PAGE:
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Say what? Amazon Echo's smart speaker can be hacked, expert claims

A security expert claims hackers could turn the Amazon Echo into a covert microphone. 

MWR Info Security researcher Mark Barnes was able to hack the smart speaker, letting him hear an audio stream of everything the device hears, in addition to letting him take control of it.

"The Amazon Echo is vulnerable to a physical attack that allows an attacker to gain a root shell on the underlying Linux operating system and install malware without leaving physical evidence of tampering," Barnes wrote in a blog post, announcing his findings. "Such malware could grant an attacker persistent remote access to the device, steal customer authentication tokens, and the ability to stream live microphone audio to remote services without altering the functionality of the device."

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Barnes was able to initiate the hack by peeling off the rubber base of the Echo and exposing a grid of electrical contacts. From there, Barnes was able to watch the Echo turn on, figure out its configuration and insert software that took control of the device. 

Though Barnes describes hacking the device is "trivial," a potential hacker would need physical access to the device, which the researcher describes as "a major limitation."

The 2015 and 2016 versions of the Echo are susceptible to the hack, while the 2017 edition is not, Barnes added.

Amazon has worked with major hotel chains, including the Wynn Las Vegas, to put the Amazon Echo in hotel rooms.

In a statement to Fox News, an Amazon spokesperson said,“Customer trust is very important to us. To help ensure the latest safeguards are in place, as a general rule, we recommend customers purchase Amazon devices from Amazon or a trusted retailer and that they keep their software up-to-date.” 

Barnes added that the Echo device does include a mute button which allows users to disable the microphone so that sensitive information is not picked up. "Although the Echo brings about questions of privacy with its 'always listening' microphones, many of us walk around with trackable microphones in our pockets without a second thought," the researcher wrote.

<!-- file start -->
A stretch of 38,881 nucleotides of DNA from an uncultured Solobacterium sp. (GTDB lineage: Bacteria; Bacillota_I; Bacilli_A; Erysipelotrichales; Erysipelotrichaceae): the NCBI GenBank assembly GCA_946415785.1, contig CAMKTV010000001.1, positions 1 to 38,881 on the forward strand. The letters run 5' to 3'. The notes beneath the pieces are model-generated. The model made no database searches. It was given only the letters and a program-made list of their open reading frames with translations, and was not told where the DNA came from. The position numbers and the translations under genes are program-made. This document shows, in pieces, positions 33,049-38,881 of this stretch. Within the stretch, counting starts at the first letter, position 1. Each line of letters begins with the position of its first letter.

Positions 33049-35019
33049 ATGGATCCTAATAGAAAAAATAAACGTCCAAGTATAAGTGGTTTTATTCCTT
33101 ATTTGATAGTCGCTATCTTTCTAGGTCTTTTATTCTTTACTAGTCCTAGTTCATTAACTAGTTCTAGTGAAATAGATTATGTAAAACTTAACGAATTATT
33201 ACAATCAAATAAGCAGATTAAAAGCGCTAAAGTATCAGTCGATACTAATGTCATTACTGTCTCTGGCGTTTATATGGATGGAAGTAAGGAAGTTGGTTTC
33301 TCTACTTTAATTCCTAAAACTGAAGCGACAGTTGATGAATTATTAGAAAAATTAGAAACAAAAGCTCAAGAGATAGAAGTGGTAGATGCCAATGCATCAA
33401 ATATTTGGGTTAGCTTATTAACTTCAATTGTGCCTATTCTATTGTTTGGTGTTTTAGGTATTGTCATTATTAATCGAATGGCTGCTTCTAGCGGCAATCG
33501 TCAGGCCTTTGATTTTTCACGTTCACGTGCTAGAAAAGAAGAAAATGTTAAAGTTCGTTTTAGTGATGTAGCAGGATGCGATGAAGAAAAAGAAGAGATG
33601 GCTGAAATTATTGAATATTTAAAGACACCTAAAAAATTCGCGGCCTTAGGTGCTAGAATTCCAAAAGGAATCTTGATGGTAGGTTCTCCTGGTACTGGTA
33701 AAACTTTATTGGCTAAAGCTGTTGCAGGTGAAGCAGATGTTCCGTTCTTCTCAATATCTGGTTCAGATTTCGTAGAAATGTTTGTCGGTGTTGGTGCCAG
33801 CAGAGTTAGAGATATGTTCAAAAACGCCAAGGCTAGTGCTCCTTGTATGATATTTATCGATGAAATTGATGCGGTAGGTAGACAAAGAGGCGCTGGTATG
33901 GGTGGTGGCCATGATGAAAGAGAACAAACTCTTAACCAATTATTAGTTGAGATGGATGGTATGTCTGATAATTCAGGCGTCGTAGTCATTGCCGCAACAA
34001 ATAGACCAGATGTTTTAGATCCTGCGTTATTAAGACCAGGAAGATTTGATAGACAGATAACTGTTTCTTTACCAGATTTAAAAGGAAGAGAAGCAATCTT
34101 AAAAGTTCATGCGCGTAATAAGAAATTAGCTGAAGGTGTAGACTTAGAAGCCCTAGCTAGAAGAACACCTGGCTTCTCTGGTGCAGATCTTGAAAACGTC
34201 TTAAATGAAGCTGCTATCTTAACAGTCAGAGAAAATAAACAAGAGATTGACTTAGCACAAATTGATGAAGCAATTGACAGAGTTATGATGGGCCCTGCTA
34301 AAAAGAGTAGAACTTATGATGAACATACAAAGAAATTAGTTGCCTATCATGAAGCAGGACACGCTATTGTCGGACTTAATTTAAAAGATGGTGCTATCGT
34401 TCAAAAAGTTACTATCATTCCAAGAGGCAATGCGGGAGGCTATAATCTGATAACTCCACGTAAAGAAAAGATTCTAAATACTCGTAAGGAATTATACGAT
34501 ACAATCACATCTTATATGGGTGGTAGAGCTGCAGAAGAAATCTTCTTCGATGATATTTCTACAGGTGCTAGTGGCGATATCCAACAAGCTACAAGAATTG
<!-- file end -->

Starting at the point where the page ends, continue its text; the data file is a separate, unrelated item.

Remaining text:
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The findings come at a time when the U.S. government is working to try to protect the so-called "internet of things" and make it more secure. 

A bipartisan group of U.S. senators is planning to introduce legislation to address these types of vulnerabilities, according to Reuters. The bill would require devices that connect to the internet, such as smart speakers, refrigerators, televisions and other everyday objects to ensure their devices can be patched and meet safety and security standards.

"While government Internet of Things devices are one threat vector, in the coming years we will need guidelines to direct how data is protected in the vendor’s ecosystem, like children’s toys, or devices that are not regularly connected to the internet, like video cameras," Michael Daly, CTO, Raytheon Cybersecurity & Special Missions told Fox News via email. "It is critical for government and consumers that we address new vulnerabilities as the threat landscape rapidly expands."

The bill is being sponsored by Republicans Cory Gardner and Steve Daines and Democrats Mark Warner and Ron Wyden.

The Echo responds to voice commands such as "Alexa, tell me what time it is" or "Alexa, tell me the news." Since being unveiled in the U.S. in June 2015, there are more than 15,000 "skills" (akin to apps on a smartphone) for the Echo and it has become one of Amazon's hottest selling products.

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At its most recent Prime Day holiday, Amazon said members of its $99-a-year service, Amazon Prime, purchased "seven times more Amazon Echo devices globally than on Prime Day 2016."

Amazon has not broken out exact sales figures for the device. However, a survey by Consumer Intelligence Research Partners estimates Amazon has sold more than 10 million Echo devices in the U.S. 

Follow Chris Ciaccia on Twitter at @chris_ciaccia

This story has been updated to include Amazon's statement and comments from Raytheon CTO.